A large literature has shown that climate change is likely to have negative effects on agricultural production in tropical countries. However the trickle-down consequences of these changes for population well-being remain unclear. To address this issue, we examine how recent climate anomalies have affected food security, household expenditures, agricultural production and child health in Uganda. We draw on longitudinal household survey data collected by the World Bank, gridded climate data from the University of East Anglia, and multivariate approaches that account for the non-random occurrence of climate anomalies over time and space. Preliminary results indicate that exposure to prolonged heat reduces food security, expenditures and agricultural yields, suggesting that climate change will reduce population well-being.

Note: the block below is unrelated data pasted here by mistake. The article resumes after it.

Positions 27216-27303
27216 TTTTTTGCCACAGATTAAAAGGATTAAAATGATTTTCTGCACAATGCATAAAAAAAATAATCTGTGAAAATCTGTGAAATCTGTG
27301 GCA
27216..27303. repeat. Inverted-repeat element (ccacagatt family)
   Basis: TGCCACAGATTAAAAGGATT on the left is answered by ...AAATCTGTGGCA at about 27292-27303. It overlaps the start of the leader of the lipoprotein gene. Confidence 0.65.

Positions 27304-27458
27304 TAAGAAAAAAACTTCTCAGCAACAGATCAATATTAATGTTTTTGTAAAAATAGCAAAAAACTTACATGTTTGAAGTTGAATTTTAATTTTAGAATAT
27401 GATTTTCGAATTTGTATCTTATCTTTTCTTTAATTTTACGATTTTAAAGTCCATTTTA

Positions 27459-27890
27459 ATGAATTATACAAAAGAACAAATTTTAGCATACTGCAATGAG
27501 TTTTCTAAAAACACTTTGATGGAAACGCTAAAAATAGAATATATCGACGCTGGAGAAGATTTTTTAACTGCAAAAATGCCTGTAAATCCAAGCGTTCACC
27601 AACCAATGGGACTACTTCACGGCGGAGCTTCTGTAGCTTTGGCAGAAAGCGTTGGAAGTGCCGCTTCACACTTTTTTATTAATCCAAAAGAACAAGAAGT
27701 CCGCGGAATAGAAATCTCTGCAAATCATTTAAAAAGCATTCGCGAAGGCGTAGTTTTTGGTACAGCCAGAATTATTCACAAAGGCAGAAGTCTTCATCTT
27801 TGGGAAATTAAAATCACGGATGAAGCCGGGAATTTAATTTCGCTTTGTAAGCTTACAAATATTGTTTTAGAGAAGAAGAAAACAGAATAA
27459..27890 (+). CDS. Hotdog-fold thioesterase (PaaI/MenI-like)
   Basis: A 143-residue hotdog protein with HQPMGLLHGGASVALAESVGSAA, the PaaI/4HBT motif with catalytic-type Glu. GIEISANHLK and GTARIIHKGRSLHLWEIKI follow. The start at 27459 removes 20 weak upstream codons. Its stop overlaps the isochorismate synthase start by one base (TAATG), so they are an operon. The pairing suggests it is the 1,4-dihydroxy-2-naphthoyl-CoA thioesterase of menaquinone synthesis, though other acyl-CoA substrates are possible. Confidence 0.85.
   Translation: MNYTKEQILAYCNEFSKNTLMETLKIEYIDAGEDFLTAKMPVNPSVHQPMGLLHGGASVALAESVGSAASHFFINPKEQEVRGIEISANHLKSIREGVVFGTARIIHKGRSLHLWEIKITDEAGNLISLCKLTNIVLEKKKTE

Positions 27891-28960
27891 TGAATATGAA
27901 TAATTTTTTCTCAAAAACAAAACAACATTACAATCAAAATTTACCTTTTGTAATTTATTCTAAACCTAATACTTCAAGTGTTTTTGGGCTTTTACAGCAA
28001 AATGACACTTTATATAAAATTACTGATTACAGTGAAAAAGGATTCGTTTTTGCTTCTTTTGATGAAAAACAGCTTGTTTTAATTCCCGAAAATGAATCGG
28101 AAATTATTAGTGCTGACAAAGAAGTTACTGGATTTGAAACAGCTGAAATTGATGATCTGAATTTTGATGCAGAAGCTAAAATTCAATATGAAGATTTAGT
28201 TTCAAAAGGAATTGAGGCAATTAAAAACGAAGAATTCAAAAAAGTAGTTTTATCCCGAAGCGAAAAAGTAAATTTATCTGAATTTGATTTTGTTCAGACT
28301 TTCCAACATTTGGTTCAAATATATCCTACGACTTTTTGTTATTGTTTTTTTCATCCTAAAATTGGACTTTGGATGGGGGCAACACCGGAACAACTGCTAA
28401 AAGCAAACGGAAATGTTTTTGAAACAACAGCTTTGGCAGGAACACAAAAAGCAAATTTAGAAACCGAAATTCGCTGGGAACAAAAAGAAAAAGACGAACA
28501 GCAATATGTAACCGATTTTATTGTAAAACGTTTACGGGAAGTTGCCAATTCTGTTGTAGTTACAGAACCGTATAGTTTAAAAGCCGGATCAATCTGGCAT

Presented in Session 106. Empirical Assessments of Linked Human-Ecological Adaptive Responses to Climate Change